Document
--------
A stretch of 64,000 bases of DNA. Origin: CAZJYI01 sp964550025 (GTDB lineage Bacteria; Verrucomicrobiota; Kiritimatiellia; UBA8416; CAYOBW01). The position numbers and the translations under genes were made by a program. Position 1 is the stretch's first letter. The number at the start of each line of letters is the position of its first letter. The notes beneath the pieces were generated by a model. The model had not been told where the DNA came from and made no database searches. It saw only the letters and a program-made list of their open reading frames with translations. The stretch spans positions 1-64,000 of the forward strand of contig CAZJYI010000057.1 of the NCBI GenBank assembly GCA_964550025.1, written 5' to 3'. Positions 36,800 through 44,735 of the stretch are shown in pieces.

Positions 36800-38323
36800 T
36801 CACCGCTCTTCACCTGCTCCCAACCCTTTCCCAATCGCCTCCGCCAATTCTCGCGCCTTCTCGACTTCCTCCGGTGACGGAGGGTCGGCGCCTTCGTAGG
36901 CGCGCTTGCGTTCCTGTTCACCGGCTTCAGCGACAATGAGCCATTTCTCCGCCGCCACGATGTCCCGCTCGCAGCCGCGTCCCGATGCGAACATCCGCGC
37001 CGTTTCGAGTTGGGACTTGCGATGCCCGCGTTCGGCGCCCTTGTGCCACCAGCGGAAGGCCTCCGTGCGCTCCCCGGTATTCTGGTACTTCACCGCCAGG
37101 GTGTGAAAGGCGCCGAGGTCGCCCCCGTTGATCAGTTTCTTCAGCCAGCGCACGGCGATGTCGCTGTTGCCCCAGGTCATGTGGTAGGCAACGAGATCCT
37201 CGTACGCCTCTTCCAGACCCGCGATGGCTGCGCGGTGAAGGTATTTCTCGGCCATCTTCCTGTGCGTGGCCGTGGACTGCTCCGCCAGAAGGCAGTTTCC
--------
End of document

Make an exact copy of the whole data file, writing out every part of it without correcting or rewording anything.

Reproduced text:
A stretch of 64,000 bases of DNA. Origin: CAZJYI01 sp964550025 (GTDB lineage Bacteria; Verrucomicrobiota; Kiritimatiellia; UBA8416; CAYOBW01). The position numbers and the translations under genes were made by a program. Position 1 is the stretch's first letter. The number at the start of each line of letters is the position of its first letter. The notes beneath the pieces were generated by a model. The model had not been told where the DNA came from and made no database searches. It saw only the letters and a program-made list of their open reading frames with translations. The stretch spans positions 1-64,000 of the forward strand of contig CAZJYI010000057.1 of the NCBI GenBank assembly GCA_964550025.1, written 5' to 3'. Positions 36,800 through 44,735 of the stretch are shown in pieces.

Positions 36800-38323
36800 T
36801 CACCGCTCTTCACCTGCTCCCAACCCTTTCCCAATCGCCTCCGCCAATTCTCGCGCCTTCTCGACTTCCTCCGGTGACGGAGGGTCGGCGCCTTCGTAGG
36901 CGCGCTTGCGTTCCTGTTCACCGGCTTCAGCGACAATGAGCCATTTCTCCGCCGCCACGATGTCCCGCTCGCAGCCGCGTCCCGATGCGAACATCCGCGC
37001 CGTTTCGAGTTGGGACTTGCGATGCCCGCGTTCGGCGCCCTTGTGCCACCAGCGGAAGGCCTCCGTGCGCTCCCCGGTATTCTGGTACTTCACCGCCAGG
37101 GTGTGAAAGGCGCCGAGGTCGCCCCCGTTGATCAGTTTCTTCAGCCAGCGCACGGCGATGTCGCTGTTGCCCCAGGTCATGTGGTAGGCAACGAGATCCT
37201 CGTACGCCTCTTCCAGACCCGCGATGGCTGCGCGGTGAAGGTATTTCTCGGCCATCTTCCTGTGCGTGGCCGTGGACTGCTCCGCCAGAAGGCAGTTTCC